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Let’s think about what you’re going to need for the truly global Internet of Things and the devices you’re building:
- LTE IoT, because you want cellular coverage to track assets and Things where you can’t rely on Wi-Fi
- Global multimode LTE (Cat M1(eMTC) and Cat NB-1 (NB-IOT)) support in your IoT device, because you don’t want to maintain different products for North America, Europe, China, India and other regions
- Cloud device agents, because you may want your apps to access cloud compute and resources
- An on-board application processor, because you don’t want to have separate silicon for processing and communications (or maybe you do — see below)
For #1 and #2, embedded developers are already using the Qualcomm MDM9206 LTE IoT modem from Qualcomm Technologies, Inc. for LTE coverage and global multimode support in more than 90 different designs. (Your design may be one of them.) As for #3 and #4, we’ve released the Qualcomm® LTE for IoT SDK so you can take advantage of the chip’s on-board Arm Cortex A7 and pre-integrated cloud SDKs and cloud agents as well.
With the combination of the MDM9206 and the LTE for IoT SDK, you can build global IoT devices for use cases like asset tracking, smart lighting, utility meters, agriculture and manufacturing. And you can build them without the need of an external GPS, microcontroller (MCU) or security element.
Hosted or hostless, you can use the SDK to develop on Cortex A7
We designed the modem on the MDM9206 to cover eMTC (Cat M1), prevalent in North America; NB-IoT (Cat NB-1), prevalent in China, Europe, Asia and other regions; and 2G/E-GPRS as a fallback. Up to now, developers have used the MDM9206 in a hosted architecture without the SDK, running IoT applications on an external MCU and talking to the modem through an AT command interface.
Now, with the LTE for IoT SDK, you have a hostless option, too: Use the on-board A7 to develop with the advanced features in the Qualcomm API (QAPI) and built-in support for IoT cloud solution providers. You can save yourself the cost of the external MCU, the investment in cloud R&D and the headache of separate roadmaps for modem and processor.
The A7 is engineered to run a ThreadX RTOS image that is less than 10 MB in size and boots more quickly than a typical Linux image of about 40 MB. That means lower power consumption when your IoT apps wake up several times a day to exchange messages with the network or with a cloud service.
QAPI exposes interfaces in the MDM9206 for networking services (including HTTP/HTTPS, TLS/DTLS and MQTT), OS services (file system, USB), location (GNSS), board support package services (including UART, SPI, I2C, ADC and temperature sensor), a service layer for device management (OMA LWM2M) and other capabilities you’d expect for IoT app development.
We’ve designed the SDK so you can develop on the MDM9206. Install the SDK on your workstation (Linux or Windows 10), build the application, load it to the LTE IoT development kit over USB, launch it and run it over the cellular network.
Then, connect to the cloud and take your IoT development a big step further.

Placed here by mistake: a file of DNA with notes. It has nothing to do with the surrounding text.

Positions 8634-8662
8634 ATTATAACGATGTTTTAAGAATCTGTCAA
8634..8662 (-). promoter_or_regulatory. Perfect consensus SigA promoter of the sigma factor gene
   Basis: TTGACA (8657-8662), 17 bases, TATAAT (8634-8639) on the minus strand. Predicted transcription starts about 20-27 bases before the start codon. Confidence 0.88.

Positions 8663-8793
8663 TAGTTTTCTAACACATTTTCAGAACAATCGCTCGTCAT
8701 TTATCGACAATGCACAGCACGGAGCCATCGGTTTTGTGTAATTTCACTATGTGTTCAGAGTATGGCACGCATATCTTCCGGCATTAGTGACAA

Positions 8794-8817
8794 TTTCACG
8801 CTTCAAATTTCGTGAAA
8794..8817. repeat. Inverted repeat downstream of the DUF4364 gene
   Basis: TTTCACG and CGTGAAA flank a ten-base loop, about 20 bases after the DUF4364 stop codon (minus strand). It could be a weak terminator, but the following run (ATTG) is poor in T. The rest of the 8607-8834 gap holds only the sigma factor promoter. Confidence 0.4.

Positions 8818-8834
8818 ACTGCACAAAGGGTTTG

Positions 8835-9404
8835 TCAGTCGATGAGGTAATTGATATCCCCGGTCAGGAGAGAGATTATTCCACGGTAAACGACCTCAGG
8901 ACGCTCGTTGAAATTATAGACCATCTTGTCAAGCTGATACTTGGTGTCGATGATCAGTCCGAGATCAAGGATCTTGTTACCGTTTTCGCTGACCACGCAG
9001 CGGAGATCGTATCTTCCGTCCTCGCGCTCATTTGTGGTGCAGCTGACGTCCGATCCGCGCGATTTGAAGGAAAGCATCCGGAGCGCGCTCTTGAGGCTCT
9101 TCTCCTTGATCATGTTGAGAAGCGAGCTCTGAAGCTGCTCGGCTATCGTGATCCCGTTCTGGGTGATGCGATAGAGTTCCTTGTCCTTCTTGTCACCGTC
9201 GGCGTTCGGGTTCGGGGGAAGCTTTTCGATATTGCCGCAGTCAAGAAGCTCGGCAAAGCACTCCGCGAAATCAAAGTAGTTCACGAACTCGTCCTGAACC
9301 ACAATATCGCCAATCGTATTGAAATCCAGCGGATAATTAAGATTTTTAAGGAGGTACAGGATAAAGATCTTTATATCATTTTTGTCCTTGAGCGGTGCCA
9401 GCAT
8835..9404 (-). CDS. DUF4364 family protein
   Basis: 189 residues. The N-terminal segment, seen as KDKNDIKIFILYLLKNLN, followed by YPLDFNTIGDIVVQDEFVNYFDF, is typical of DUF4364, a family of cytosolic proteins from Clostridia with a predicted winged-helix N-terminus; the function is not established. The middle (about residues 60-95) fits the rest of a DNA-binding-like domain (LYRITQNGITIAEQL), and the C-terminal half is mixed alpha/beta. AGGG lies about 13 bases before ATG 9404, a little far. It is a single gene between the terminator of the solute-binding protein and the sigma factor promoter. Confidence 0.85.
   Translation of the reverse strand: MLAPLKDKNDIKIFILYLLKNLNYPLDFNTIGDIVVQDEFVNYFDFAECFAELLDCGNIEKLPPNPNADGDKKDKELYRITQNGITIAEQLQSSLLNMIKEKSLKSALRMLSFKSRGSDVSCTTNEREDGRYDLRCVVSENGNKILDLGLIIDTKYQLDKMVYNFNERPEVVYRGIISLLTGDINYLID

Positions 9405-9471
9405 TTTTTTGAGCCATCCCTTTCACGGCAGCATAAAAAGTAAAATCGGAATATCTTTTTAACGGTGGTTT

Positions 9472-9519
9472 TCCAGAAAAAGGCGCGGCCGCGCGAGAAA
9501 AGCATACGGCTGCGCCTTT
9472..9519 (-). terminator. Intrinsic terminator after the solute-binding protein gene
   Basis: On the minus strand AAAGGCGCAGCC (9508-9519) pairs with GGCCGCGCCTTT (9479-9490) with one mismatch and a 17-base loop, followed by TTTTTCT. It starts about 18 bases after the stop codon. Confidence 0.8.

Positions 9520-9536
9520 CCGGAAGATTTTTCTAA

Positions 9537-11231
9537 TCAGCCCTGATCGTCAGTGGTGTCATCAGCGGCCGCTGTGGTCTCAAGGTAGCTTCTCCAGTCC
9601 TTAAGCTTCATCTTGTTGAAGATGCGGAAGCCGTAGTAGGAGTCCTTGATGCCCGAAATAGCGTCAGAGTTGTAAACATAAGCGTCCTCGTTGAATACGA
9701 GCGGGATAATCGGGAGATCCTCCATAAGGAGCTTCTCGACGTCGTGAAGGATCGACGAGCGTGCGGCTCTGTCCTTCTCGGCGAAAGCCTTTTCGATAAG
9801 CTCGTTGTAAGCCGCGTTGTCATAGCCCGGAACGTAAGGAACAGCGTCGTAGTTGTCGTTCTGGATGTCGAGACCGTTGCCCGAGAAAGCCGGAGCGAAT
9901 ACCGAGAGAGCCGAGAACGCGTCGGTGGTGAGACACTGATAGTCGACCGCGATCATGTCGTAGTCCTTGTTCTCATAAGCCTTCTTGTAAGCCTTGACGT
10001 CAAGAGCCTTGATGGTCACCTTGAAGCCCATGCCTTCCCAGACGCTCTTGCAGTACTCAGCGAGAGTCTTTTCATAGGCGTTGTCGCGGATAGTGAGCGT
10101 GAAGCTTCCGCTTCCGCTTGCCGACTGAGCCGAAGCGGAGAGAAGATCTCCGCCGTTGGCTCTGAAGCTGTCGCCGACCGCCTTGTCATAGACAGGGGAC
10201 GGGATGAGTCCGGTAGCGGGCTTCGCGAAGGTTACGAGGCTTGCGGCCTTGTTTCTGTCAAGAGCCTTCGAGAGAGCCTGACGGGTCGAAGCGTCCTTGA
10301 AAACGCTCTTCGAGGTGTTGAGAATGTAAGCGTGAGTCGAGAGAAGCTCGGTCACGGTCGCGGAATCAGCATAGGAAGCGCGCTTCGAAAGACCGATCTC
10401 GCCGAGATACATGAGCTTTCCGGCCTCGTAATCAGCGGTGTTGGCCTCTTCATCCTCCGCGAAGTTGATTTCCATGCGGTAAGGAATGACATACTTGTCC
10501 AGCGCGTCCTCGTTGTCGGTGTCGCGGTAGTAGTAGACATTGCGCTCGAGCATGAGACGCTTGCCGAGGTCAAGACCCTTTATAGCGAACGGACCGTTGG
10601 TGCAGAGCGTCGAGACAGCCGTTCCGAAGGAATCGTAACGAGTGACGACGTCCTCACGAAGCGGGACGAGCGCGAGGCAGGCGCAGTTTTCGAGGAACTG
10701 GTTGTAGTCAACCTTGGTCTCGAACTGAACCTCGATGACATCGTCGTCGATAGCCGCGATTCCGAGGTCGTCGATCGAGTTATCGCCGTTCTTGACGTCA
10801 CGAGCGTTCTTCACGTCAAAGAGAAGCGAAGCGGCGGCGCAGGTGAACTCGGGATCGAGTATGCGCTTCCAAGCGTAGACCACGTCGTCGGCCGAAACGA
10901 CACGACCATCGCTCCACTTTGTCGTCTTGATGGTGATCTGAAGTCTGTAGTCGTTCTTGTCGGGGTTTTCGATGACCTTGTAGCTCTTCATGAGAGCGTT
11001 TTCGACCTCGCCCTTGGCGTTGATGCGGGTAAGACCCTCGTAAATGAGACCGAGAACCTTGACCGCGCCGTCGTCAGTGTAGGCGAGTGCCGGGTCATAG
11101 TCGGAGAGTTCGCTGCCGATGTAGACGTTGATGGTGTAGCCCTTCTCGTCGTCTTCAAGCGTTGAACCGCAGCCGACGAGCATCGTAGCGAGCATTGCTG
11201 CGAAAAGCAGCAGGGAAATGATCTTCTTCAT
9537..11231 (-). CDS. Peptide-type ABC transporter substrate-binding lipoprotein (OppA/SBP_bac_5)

Plug straight into cloud services from Alibaba, Microsoft Azure and China Mobile
Whether you’re running hosted or hostless, you’ll want cloud access.
To make it easier to connect to cloud services from the MDM9206, we’ve included a shim layer designed to map each provider’s cloud SDK or device agent through a porting interface to QAPI. The cloud device agent is defined by the provider. It contains software components for communicating with the cloud and resides in the MDM9206.
The LTE IoT SDK contains the pre-integrated cloud device agents for three providers:
- Alibaba Cloud Link One
- China Mobile OneNet
- Microsoft Azure IoT SDK
We’ve ported those agents onto the MDM9206, had them certified with their respective providers and distributed a shim layer for them so you can start using their cloud services right away.
The LTE IoT SDK is available to other cloud service providers as well. They can port their agent, ensure that it works from the MDM9206 and distribute it to their customers. Cloud device agents verified on the MDM9206 chipset can be easily integrated, with no need to certify it with different module vendors. Their customers then go through app certification.
The following cloud solution providers have ported their agent to the MDM9206 using the LTE IoT SDK:
- Ayla Networks IoT Platform
- Ericsson IoT Accelerator
- Gizwits IoT Cloud
- Verizon ThingSpace
Come for the modem. Stay for the A7 and the cloud device agents.
The LTE IoT SDK and the MDM9206 are a great combination for cellular IoT devices, whether you want to go hosted or hostless.
If you run hosted — say, because you’re connecting to a specific type of sensor — you can design around your preferred external MCU and use the modem on the MDM9206. Our QTI roadmap gives you the features — HTTP, MQTT, TCP/UDP, TLS/DTLS — you need to keep evolving, so you can continue hosted while reducing your R&D costs to a simple AT interface and an AT handler application on the A7.
If you run hostless, you can connect your sensors directly to the MDM9206 and develop for your mass-production IoT device, with no need for an external MCU.
Either way, the LTE IoT SDK is expected to be supported in all future LTE IoT chipsets, with backward compatibility.
So it’s a great time to start building cellular coverage and cloud services into your IoT apps. The LTE IoT SDK is available for download now and you can order LTE IoT development kits and modules from multiple hardware providers.